Illinois wants online retailers to collect sales tax

  • The Illinois Senate on Tuesday began moving legislation that would require some online retailers to collect the state's 6.25 percent sales tax.

    The Illinois Senate on Tuesday began moving legislation that would require some online retailers to collect the state's 6.25 percent sales tax.

 
 
Updated 1/5/2011 6:40 AM

SPRINGFIELD -- A recent plan to force huge Internet retailers such as Amazon.com and Overstock.com to collect the Illinois sales tax could face a long road to becoming reality in the courts, if not in the General Assembly.

The Illinois Senate on Tuesday began moving legislation that would require some online retailers to collect the state's 6.25 percent sales tax.

                                                                                                                                                                                                                       
 

Now lawmakers can't require websites without physical presences in Illinois to collect sales taxes. The legislation would require out-of-state sites that have certain kinds of contracts with Illinois companies to begin collecting.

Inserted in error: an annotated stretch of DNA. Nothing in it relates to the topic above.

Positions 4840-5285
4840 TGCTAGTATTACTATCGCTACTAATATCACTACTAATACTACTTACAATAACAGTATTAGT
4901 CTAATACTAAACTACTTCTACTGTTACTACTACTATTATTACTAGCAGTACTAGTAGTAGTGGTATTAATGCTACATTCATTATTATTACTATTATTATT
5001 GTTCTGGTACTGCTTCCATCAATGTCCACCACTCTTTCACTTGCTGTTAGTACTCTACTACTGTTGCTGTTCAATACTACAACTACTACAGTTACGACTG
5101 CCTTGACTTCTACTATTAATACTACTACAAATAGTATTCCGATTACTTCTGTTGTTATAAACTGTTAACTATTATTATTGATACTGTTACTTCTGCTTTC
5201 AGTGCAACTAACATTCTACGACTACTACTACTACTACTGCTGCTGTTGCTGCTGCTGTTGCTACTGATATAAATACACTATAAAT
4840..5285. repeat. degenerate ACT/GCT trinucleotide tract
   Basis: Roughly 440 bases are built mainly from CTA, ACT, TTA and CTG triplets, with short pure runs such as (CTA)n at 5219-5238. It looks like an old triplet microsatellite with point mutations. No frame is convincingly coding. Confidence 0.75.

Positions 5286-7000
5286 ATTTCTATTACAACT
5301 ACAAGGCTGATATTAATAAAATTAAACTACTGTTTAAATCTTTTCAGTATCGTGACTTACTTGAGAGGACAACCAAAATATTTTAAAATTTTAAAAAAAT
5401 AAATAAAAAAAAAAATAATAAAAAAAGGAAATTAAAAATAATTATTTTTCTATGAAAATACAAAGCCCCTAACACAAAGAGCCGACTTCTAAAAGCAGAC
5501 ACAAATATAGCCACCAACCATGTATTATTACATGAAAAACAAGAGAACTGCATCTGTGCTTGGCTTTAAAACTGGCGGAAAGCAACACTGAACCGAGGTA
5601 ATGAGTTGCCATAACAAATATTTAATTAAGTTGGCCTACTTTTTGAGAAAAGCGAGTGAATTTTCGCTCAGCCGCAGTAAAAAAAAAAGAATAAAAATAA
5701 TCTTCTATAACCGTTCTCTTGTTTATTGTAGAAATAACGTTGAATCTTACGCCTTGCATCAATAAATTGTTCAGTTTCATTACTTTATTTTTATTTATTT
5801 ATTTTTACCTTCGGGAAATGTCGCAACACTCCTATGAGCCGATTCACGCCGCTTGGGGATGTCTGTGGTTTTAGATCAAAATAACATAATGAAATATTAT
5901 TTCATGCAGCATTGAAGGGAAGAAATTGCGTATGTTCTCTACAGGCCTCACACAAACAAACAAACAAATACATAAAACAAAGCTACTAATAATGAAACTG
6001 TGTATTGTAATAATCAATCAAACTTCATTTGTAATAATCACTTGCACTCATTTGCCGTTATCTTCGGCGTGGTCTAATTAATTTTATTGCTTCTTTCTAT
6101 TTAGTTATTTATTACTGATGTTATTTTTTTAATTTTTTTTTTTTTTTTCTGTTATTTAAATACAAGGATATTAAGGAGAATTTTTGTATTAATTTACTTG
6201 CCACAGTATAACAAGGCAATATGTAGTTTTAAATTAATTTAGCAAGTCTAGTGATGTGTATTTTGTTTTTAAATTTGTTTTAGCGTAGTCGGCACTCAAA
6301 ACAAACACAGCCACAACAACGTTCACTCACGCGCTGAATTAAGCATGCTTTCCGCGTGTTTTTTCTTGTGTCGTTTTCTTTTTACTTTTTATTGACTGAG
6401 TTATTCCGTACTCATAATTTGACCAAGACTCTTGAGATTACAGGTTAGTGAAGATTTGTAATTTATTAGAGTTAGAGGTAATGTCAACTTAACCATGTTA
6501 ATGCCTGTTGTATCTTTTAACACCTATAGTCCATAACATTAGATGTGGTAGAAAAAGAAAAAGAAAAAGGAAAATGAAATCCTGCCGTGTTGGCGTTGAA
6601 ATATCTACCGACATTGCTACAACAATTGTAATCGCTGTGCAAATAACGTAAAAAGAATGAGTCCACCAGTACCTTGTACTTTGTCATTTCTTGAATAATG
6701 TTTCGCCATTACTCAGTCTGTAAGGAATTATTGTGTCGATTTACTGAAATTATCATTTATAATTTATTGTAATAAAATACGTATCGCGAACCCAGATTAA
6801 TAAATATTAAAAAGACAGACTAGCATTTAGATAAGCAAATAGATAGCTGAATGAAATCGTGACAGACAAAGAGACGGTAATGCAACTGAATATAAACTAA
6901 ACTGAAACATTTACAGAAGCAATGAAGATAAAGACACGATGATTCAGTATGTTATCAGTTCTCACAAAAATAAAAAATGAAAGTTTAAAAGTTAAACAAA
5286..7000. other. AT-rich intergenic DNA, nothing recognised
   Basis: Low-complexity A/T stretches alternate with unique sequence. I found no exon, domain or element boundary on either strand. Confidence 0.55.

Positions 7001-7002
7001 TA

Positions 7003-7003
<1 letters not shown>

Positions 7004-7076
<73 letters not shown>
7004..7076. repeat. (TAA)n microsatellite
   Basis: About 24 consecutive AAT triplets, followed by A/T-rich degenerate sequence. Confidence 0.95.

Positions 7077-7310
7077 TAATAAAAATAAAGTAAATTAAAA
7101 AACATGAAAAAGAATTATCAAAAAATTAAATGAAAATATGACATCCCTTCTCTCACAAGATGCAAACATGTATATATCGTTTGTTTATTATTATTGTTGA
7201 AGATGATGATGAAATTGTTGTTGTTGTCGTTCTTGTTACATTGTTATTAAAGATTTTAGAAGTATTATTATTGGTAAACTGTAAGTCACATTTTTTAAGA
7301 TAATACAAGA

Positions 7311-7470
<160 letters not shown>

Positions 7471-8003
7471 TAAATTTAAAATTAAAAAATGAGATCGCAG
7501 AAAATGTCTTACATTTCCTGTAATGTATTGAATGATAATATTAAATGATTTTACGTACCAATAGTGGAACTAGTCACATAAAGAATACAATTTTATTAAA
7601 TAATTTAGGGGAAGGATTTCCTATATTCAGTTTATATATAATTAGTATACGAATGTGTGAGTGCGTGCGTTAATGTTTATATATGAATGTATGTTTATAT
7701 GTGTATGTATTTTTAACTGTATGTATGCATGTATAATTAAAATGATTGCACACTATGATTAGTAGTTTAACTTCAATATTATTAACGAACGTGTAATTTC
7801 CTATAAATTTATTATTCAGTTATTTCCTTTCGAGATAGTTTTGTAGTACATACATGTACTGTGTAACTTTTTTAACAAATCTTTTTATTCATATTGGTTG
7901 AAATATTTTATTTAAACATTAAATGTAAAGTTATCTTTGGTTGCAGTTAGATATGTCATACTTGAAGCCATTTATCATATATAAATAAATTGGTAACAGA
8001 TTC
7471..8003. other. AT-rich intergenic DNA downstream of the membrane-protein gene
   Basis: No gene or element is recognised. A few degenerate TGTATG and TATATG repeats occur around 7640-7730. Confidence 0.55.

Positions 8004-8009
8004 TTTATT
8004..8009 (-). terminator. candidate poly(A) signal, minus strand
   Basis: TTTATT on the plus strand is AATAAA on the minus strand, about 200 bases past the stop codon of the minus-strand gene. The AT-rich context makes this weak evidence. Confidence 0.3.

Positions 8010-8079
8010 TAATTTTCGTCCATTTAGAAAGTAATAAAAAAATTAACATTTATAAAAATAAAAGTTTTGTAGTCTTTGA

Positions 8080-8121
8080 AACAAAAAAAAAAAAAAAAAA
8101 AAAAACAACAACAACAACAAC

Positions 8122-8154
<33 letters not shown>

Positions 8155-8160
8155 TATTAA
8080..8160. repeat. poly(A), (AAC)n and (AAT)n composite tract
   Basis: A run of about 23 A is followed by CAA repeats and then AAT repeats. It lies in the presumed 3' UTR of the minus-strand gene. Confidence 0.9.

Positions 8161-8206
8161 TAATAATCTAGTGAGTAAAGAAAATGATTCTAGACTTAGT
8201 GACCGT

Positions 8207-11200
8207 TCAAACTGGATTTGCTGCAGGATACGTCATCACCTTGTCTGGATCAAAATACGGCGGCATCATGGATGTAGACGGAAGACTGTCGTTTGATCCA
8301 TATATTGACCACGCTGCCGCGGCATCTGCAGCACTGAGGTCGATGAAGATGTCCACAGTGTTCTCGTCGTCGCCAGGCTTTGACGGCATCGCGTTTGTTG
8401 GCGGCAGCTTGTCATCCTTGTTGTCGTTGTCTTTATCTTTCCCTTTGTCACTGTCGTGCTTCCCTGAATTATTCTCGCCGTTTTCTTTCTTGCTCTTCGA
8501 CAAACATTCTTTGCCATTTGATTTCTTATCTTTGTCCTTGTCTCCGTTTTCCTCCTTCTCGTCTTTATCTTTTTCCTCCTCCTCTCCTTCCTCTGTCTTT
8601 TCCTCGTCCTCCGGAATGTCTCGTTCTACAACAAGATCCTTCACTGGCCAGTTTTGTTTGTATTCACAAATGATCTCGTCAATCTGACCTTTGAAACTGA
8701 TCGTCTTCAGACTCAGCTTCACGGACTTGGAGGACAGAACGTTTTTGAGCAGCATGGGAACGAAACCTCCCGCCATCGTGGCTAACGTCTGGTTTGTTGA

Senate President John Cullerton, a Chicago Democrat, pushed for the plan, saying it's not a new tax.

"It's just a way of collecting the tax," Cullerton said.

A Senate committee Tuesday approved the idea by a 12-0 vote.

Local retailers complain that Internet sites have a competitive advantage when they sell products without collecting sales taxes.

Illinoisans already owe taxes on all the stuff they buy on online. But because some retailers don't collect it, many people probably don't know what they owe. For that reason, the state collects very little of the $150 million it thinks it should be bringing in via online sales, Department of Revenue spokesman Mike Klemens said.

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Other states already have tried to collect taxes from online sales in the same way. But in every case, the laws have been tied up in court.

Klemens said Illinois probably should expect the same court challenge if the proposal is eventually approved.

A full Senate vote could come later this week.